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Friday, January 21, 2011

Social Security: Calculation and History of Taxing Benefits

Christine Scott
Specialist in Social Policy

Janemarie Mulvey
Specialist in Aging and Income Security

Social Security provides monthly benefits to qualified retirees, disabled workers, and their spouses and dependents. Until 1984, Social Security benefits were exempt from the federal income tax. In 1983, Congress approved recommendations from the National Commission on Social Security Reform (also known as the Greenspan Commission) to tax Social Security benefits above a specified income threshold. Specifically, beginning in 1984, up to 50% of Social Security and Railroad Retirement Board (RRB) Tier 1 benefits are taxable for individuals whose provisional income exceeds $25,000. The threshold is $32,000 for married couples. Provisional income is defined as the total income from all sources recognized for tax purposes plus certain otherwise tax-exempt income, including half of Social Security and RRB Tier 1 benefits. The proceeds from taxing Social Security and Railroad Retirement Tier I benefits at the 50% rate are credited to the Old-Age and Survivors Insurance (OASI) trust fund, the Disability Insurance (DI) trust fund, and the Railroad Retirement system respectively, based on the source of the benefit taxed.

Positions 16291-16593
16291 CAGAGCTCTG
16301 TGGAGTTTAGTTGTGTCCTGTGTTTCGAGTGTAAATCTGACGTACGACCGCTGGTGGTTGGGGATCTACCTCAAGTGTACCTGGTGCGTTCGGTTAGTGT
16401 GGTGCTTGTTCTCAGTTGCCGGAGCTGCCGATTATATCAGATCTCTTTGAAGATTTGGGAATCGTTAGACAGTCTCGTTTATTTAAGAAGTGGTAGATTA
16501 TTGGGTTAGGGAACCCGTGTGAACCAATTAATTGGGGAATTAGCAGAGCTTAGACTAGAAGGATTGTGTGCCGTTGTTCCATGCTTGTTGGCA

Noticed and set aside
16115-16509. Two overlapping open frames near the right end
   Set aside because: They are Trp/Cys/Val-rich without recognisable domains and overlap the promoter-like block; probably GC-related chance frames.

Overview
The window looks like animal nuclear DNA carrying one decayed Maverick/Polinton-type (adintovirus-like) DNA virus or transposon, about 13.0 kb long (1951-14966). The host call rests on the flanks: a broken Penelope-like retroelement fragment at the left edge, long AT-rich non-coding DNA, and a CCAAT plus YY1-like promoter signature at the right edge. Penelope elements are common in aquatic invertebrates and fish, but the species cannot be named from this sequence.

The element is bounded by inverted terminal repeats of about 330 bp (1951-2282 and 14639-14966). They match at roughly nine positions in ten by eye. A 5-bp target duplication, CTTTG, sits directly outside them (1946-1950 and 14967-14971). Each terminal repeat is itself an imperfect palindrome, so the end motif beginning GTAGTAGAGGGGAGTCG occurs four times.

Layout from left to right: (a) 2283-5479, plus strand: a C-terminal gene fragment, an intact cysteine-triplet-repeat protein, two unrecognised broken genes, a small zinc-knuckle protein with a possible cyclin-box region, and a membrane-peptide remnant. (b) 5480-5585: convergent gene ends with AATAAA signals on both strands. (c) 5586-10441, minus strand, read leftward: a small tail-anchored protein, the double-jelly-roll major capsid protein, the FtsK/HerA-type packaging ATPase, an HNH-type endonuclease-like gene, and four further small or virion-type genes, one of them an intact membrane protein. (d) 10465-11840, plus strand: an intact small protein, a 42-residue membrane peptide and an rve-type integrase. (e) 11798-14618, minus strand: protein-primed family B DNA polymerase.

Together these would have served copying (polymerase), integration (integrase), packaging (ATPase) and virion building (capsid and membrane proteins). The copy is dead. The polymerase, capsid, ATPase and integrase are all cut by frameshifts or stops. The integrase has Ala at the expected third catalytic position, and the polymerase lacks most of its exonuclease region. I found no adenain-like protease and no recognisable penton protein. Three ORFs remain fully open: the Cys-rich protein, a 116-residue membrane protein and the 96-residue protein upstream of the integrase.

In 1993, Congress passed a second income threshold for the calculation of taxable Social Security and RRB Tier I benefits. This second threshold (often referred to as Tier 2) taxes up to 85% of benefits for individuals whose provisional income exceeds $34,000 and for married couples whose provisional income exceeds $44,000. The tax proceeds from the second tier goes to the Medicare Hospital Insurance (HI) Trust Fund.

Income from taxation of benefits to the Social Security trust funds totaled $21.9 billion in 2009, or 2.7% of its total income. For Medicare, income from taxation of benefits totaled $12.4 billion in 2009, or 5.5% of total HI trust fund income. Because the income thresholds to determine the taxation of Social Security benefits are not indexed for inflation or wage growth, the share of beneficiaries affected by these thresholds is expected to increase over time. According to the Congressional Budget Office (CBO), 39% of (or 16.9 million) Social Security beneficiaries were affected by the income taxation of Social Security benefits in 2005.

Date of Report: January 4, 2011
Number of Pages: 18
Order Number: RL32552
Price: $29.95

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